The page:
Dealing with the deficit

28th April 2015

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  • Central government ,
  • Business & Industry ,
  • Training ,
  • CPD ,
  • Qualifications


Alistair Tulloch Sutherland

The new government must deal with the skills deficit as well as the economic one, says Paul Suff.

Financial deficits have been at the top of the political agenda since the economic crash, with policymakers across Europe squabbling over how best to deal with the shortfall in public finances.

But there is another deficit, particularly acute in the UK, that has attracted less attention, and solving it could also help to reduce the financial debt. The UK has a severe skills shortage, which will hamper future economic growth and the creation of a more sustainable economy.

The engineering and project management consultancy, Atkins, recently predicted that infrastructure projects in the UK could experience higher costs, poor decision-making and late project delivery due to a lack of scientists, engineers and technicians. It found that many of the firms involved in delivering the £460 billion worth of infrastructure projects over the next few years were struggling to recruit staff, while two-thirds expected the shortage to worsen over the next five.

The report from Atkins highlighted how a lack of potential recruits with science, technology, engineering and maths (STEM) skills could stifle innovation, which it said is vital in creating solutions to modern infrastructure challenges. In the water sector, for example, it quotes experts who suggest the industry will require a different set of skills if it is to manage demand and develop creative solutions to environmental challenges.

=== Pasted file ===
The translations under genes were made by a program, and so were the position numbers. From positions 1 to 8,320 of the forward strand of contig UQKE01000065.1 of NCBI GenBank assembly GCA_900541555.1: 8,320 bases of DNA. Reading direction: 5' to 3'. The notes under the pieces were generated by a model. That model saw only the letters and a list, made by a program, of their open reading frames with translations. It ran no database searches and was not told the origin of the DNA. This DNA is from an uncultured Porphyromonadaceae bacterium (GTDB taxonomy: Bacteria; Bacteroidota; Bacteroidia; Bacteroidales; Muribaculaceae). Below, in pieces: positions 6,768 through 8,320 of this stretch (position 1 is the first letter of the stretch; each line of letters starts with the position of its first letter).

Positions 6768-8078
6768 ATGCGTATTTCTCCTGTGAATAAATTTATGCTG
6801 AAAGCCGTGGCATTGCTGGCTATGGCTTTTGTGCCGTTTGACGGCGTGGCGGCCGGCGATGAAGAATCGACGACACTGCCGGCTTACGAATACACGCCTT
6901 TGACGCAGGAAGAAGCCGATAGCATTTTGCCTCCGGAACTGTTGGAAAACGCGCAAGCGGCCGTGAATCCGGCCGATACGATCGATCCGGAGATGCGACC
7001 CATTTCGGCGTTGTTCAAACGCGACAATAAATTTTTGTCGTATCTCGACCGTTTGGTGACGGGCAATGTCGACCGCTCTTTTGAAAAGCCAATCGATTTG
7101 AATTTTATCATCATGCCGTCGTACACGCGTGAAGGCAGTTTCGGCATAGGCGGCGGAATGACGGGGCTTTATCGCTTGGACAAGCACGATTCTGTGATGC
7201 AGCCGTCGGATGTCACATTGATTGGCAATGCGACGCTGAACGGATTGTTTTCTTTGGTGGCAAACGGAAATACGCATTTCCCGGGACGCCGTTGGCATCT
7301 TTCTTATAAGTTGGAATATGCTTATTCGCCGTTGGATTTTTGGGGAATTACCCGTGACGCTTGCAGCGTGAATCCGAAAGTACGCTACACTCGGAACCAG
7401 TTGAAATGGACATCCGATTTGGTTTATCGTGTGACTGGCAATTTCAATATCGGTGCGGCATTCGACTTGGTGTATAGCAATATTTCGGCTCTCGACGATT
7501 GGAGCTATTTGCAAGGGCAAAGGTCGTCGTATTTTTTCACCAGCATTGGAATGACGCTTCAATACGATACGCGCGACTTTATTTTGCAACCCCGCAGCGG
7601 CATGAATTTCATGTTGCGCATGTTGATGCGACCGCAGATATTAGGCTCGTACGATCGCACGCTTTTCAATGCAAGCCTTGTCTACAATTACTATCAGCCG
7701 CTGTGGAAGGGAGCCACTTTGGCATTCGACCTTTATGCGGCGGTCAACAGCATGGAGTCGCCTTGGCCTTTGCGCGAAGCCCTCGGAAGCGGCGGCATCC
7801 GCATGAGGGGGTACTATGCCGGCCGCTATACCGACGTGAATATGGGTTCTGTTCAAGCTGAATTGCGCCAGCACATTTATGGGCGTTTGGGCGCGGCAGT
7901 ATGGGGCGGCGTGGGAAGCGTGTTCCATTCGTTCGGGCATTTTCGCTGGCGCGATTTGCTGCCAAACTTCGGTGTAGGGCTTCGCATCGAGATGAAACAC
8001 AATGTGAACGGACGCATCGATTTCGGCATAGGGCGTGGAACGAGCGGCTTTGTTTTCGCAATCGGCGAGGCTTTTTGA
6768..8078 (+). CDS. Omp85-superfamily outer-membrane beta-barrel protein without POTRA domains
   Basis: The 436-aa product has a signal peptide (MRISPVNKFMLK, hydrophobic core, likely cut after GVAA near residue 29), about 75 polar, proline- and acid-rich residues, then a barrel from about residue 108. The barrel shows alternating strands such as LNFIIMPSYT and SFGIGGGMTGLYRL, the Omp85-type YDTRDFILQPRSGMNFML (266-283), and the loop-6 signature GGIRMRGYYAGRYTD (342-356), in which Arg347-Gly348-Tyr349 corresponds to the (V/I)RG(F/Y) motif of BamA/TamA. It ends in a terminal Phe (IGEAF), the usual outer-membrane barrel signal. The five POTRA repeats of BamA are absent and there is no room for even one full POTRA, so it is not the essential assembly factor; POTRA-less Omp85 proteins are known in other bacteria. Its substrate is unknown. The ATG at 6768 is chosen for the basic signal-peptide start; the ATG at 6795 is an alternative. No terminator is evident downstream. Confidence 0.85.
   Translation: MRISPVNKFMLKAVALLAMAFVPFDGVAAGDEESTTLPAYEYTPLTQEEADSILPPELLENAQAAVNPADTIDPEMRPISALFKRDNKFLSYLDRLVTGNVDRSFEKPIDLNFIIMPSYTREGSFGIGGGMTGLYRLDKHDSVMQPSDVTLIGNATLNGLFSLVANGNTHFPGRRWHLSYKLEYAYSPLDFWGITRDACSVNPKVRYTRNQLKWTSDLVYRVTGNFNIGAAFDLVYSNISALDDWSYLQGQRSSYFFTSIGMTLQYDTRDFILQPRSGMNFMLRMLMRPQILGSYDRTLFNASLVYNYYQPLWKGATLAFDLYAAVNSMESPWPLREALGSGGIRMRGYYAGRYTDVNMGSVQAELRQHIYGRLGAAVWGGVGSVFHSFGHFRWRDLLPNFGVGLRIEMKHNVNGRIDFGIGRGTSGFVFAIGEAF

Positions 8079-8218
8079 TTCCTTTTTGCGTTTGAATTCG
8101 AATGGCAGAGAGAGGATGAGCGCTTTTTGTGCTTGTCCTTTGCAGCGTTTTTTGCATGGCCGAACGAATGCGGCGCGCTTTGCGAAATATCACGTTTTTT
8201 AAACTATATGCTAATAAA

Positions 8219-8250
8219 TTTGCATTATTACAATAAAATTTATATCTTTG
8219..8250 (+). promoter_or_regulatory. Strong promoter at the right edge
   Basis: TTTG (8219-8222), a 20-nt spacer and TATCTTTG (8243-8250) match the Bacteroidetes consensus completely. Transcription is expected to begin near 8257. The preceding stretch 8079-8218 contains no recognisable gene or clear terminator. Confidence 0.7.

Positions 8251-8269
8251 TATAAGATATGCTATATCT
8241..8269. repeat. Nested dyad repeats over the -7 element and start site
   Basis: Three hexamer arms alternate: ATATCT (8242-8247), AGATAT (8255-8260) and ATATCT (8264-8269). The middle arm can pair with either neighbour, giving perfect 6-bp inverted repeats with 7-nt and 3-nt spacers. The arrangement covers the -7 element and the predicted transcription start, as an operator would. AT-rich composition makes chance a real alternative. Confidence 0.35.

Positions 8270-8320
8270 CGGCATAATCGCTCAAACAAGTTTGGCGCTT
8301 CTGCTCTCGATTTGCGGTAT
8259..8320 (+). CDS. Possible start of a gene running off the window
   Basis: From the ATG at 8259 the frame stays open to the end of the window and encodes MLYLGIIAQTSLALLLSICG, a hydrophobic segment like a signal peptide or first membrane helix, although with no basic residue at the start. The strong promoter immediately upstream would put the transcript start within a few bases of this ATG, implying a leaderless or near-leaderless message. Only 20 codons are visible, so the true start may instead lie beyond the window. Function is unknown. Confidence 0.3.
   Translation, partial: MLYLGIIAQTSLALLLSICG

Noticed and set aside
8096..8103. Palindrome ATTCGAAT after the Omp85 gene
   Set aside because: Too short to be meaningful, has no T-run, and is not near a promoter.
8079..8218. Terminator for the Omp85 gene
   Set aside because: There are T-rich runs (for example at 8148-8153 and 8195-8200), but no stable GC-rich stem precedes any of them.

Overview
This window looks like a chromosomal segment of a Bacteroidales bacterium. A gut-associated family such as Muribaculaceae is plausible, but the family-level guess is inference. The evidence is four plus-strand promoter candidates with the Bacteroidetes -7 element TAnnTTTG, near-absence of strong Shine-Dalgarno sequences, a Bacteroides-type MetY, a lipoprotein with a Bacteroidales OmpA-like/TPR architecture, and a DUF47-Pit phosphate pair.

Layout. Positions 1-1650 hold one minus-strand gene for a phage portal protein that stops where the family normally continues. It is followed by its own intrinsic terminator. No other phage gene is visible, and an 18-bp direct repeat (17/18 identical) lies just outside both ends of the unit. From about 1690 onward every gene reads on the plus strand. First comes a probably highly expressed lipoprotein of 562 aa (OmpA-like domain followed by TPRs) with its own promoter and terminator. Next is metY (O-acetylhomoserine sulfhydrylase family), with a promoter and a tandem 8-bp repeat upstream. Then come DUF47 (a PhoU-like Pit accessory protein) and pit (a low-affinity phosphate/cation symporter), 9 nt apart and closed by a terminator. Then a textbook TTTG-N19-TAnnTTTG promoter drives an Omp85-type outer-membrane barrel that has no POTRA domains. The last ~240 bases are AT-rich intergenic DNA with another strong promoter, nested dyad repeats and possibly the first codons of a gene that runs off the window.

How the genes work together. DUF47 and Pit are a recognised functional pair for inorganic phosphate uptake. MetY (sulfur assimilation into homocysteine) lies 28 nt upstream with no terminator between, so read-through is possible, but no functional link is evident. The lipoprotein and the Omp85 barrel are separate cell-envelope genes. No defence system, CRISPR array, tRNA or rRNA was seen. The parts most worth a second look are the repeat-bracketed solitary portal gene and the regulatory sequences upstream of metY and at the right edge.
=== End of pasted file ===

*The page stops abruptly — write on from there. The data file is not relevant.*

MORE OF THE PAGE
The report questioned whether already stretched teams would be allowed the time to develop innovative solutions to realise the government’s ambition for a modern, sustainable, resilient and customer-focused water sector. Now, a new report commissioned by the Shell Springboard, reveals that a lack of STEM graduates will hamper low-carbon innovation across the economy and warns that the UK may miss out on annual growth worth £6.7 billion by 2023 as a result.

The Atkins and Shell Springboard reports both indicate that skills shortages are likely to hinder the transition to a more sustainable, resource-efficient, low-carbon economy. IEMA has already highlighted the fact that just 13% of organisations are fully confident they have the skills to successfully compete in a sustainable economy. Its campaign, which has just received backing from its 40th sponsor, is at the vanguard of raising the importance of bridging the skills gap so UK companies can capitalise on the economic opportunities offered by more sustainable options.

The UK construction industry is also trying to tackle the deficiency through a number of initiatives, including its supply chain sustainability school. The new government in Westminster must make tackling the skills deficit a priority.


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